Bengaluru: Was the violence orchestrated? Why weren’t there cops around certain areas? Did the media blow up protests out of proportion by repeating footage? Did someone spread rumours to divert attention from the real issues? Were protests really spread across the city?

After a day of chaos tied to the Supreme Court order asking Karnataka to release more Cauvery river water to Tamil Nadu, residents are left with more questions than answers.

Violence started with small groups of pro-Kannada protestors damaging vehicles bearing Tamil Nadu registration plates, but quickly escalated into a crisis that forced the state to invoke Section 144 of the Code of Criminal Procedure, which prohibits unlawful assembly, and impose a curfew in certain areas on Tuesday, made the Centre send troops to the state and ultimately resulted in one death and hundreds of vehicles being burnt.

How did this happen in a cosmopolitan city such as Bengaluru?

Early on Monday, a video surfaced online, of a Kannadiga cab driver being beaten up by Naam Tamilar Katchi party workers in Rameshwaram in Tamil Nadu and forced to say “Cauvery Tamilanakh" (Cauvery belongs to Tamilians). The footage of the forced statement—countering Karnataka’s “Cauvery Nammadu" slogan smeared on Tamil Nadu buses plying in Karnataka by pro-Karnataka activists—was broadcast incessantly by local news channels. Farmers and pro-Karnataka activists then started pouring into the streets of Bengaluru, Mandya and Hassan, among other districts.

First, only stray incidents of stone pelting and damaged windshields of Tamil Nadu registered vehicles were reported. But at around 11am, another video of a Tamil Nadu registered vehicle getting torched in Mysore was broadcast, followed soon by a truck set ablaze in Bengaluru.

The repeated broadcasts, sometimes without captions about when they happened, made it appear as though violence was spreading across the state fast and wide.

While many Bangaloreans were preparing for the Eid holiday on Tuesday, #CauveryIssue started trending on Twitter. The situation was volatile, but still under control.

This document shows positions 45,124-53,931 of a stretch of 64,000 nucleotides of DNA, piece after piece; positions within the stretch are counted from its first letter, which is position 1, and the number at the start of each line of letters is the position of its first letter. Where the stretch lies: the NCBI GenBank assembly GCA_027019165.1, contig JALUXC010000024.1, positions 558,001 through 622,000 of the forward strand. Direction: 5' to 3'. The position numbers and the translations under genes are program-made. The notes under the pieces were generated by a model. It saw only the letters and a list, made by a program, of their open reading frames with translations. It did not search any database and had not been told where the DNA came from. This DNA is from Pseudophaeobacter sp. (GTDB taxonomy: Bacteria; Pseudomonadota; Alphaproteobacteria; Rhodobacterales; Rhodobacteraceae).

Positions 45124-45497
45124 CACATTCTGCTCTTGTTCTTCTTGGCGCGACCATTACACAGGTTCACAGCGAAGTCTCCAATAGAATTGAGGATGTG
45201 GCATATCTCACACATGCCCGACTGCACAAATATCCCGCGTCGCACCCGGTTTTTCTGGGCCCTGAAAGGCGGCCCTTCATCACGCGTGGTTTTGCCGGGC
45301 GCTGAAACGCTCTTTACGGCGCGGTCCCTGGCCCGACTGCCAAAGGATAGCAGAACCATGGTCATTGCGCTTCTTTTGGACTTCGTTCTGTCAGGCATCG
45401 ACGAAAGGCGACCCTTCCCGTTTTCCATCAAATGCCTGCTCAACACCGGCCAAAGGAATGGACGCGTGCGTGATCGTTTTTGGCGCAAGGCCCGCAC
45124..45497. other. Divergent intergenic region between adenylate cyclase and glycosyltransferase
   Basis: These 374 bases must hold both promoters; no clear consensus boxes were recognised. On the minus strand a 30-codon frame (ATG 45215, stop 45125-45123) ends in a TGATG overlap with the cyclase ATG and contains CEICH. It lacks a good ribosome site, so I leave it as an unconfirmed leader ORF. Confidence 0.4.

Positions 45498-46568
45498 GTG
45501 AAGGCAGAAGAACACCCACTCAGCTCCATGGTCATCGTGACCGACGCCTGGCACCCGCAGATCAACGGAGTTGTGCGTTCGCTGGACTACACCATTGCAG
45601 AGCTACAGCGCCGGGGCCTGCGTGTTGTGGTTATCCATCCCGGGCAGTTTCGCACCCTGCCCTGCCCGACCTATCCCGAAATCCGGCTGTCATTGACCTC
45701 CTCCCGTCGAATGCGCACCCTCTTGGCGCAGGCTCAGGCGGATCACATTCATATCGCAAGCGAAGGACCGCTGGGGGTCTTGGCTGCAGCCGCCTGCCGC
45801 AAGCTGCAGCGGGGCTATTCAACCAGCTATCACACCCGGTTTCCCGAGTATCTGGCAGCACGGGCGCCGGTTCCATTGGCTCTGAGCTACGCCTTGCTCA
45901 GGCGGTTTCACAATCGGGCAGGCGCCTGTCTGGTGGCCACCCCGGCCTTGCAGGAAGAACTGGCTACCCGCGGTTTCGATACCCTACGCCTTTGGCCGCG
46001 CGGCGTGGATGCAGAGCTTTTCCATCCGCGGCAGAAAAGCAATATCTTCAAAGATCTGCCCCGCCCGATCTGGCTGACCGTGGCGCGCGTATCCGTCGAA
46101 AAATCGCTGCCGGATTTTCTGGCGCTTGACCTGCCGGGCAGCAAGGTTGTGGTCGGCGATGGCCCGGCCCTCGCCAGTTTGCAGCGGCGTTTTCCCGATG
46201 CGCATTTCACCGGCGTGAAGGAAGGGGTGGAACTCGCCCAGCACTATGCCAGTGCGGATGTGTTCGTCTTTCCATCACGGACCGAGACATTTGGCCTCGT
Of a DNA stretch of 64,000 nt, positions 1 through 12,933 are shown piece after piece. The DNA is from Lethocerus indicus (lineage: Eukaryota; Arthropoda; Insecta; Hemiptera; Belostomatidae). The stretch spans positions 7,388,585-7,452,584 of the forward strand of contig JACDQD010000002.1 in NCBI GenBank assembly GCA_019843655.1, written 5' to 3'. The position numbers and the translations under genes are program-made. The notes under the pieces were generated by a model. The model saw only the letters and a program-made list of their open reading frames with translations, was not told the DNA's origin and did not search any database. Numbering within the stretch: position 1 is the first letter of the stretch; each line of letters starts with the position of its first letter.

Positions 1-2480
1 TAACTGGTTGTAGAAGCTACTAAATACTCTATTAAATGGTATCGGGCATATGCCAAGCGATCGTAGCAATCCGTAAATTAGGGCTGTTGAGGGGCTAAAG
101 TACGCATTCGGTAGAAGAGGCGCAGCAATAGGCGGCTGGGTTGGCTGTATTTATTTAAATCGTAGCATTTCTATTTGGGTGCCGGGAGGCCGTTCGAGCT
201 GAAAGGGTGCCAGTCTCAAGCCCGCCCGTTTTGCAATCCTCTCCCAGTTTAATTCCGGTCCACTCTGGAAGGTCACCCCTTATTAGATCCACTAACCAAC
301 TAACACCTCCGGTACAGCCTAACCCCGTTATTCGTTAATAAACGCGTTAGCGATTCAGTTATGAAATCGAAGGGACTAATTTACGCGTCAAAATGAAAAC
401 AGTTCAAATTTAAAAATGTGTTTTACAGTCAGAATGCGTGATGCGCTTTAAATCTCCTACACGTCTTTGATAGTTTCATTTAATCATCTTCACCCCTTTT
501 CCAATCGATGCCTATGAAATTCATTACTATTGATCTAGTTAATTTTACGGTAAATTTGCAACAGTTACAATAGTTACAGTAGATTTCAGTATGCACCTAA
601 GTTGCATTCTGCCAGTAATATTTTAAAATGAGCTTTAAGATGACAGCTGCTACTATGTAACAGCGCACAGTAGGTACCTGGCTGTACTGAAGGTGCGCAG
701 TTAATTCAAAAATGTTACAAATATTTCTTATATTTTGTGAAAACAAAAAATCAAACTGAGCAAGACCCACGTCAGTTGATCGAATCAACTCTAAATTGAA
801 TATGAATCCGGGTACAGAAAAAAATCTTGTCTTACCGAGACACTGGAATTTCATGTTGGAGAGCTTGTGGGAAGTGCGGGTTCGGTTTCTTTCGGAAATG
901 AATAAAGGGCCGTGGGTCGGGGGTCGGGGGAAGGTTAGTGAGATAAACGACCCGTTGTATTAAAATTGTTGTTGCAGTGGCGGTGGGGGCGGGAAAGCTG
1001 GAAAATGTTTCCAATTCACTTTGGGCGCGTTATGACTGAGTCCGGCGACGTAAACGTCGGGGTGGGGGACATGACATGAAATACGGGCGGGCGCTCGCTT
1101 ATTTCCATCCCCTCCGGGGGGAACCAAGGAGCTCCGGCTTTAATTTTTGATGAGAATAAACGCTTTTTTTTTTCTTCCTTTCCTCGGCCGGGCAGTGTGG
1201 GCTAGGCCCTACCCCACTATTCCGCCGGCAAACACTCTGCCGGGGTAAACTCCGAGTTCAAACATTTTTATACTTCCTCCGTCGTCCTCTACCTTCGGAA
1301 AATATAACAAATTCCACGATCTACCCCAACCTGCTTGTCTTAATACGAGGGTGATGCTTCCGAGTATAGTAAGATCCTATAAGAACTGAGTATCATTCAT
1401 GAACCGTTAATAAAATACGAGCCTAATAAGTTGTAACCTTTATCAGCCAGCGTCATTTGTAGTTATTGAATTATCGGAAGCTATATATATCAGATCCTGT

By lunch time, social media erupted with news of the revised SC order, and the arrest of pro-Kannada protestors like Vatal Nagaraj who were arrested en route to Vidhana Soudha.

Rumours circulated about prohibitory orders in the city, which were quickly denied by the city police on Twitter. By now, small groups of bikers wearing red and yellow scarves were patrolling street by street to ensure the city is completely shut down. Many people tweeted that Metro rail services were suspended , while they were in fact operational. In fact, it shut down later.

Many citizens started worrying how they would reach home amid violence which seemed to be escalating.

“There have been a few cases of violence, but it’s OK (under control)," N.S. Megharikh, Bengaluru city police commissioner told Mint at around 4pm on Monday in Vikas Soudha where he and other top police officials were present to attend an urgent meeting called by home minister G. Parameshwar.

His confidence stemmed from the incident-free bandh on 9 September tied to the Cauvery issue and the presence of a larger-than-usual number of security personnel in the city.

That changed soon.

“We need reinforcements. Another vehicle has been set on fire. Send them quickly, people are gathering fast," said a voice on the police constable’s walkie talkie.

An hour later, Parameshwar announced that around 26 vehicles have been damaged and Section 144 imposed —albeit a little late in the day, literally.

By now, the Metro was shut. The number of protesters had multiplied, assaulting people, damaging property and setting vehicles on fire.

Vandalism exploded by 7pm. Television channels showed at least 30 buses getting torched at the private depot of a bus company owned by a man of Tamil origin.

Given that torching a bus is not that easy a task, it is still unclear how the mob could get away with such mass destruction. The fire took hours to be doused, keeping live footage of the inferno on air for long.

Nobody knows if it was the imposition of Section 144 or the forced shutdown of the city that caused it, but by night, there was peace.

Mint reporters who travelled from the city’s east end to the west at night were surprised to see the streets empty at a time when channels airing images of arson, violence and chaos.

How could a protest so violent disappear into thin air? We await answers.

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